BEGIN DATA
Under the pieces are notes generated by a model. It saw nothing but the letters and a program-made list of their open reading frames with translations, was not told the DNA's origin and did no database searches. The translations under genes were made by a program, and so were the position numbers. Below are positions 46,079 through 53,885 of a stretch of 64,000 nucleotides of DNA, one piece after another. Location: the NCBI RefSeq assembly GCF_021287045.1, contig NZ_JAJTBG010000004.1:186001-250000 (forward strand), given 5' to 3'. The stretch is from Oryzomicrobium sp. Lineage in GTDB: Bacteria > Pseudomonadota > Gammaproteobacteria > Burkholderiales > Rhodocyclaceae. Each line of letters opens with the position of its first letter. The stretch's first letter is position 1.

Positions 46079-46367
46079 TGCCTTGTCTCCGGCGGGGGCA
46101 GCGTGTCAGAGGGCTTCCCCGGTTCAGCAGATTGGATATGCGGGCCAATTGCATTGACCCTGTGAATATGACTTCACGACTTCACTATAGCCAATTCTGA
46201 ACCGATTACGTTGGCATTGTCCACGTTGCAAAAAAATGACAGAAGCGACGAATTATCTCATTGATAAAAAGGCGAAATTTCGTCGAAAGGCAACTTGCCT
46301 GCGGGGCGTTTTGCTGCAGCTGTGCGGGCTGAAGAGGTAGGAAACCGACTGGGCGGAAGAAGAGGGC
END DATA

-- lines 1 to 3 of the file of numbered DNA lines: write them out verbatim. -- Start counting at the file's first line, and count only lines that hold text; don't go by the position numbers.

Under the pieces are notes generated by a model. It saw nothing but the letters and a program-made list of their open reading frames with translations, was not told the DNA's origin and did no database searches. The translations under genes were made by a program, and so were the position numbers. Below are positions 46,079 through 53,885 of a stretch of 64,000 nucleotides of DNA, one piece after another. Location: the NCBI RefSeq assembly GCF_021287045.1, contig NZ_JAJTBG010000004.1:186001-250000 (forward strand), given 5' to 3'. The stretch is from Oryzomicrobium sp. Lineage in GTDB: Bacteria > Pseudomonadota > Gammaproteobacteria > Burkholderiales > Rhodocyclaceae. Each line of letters opens with the position of its first letter. The stretch's first letter is position 1.

Positions 46079-46367
46079 TGCCTTGTCTCCGGCGGGGGCA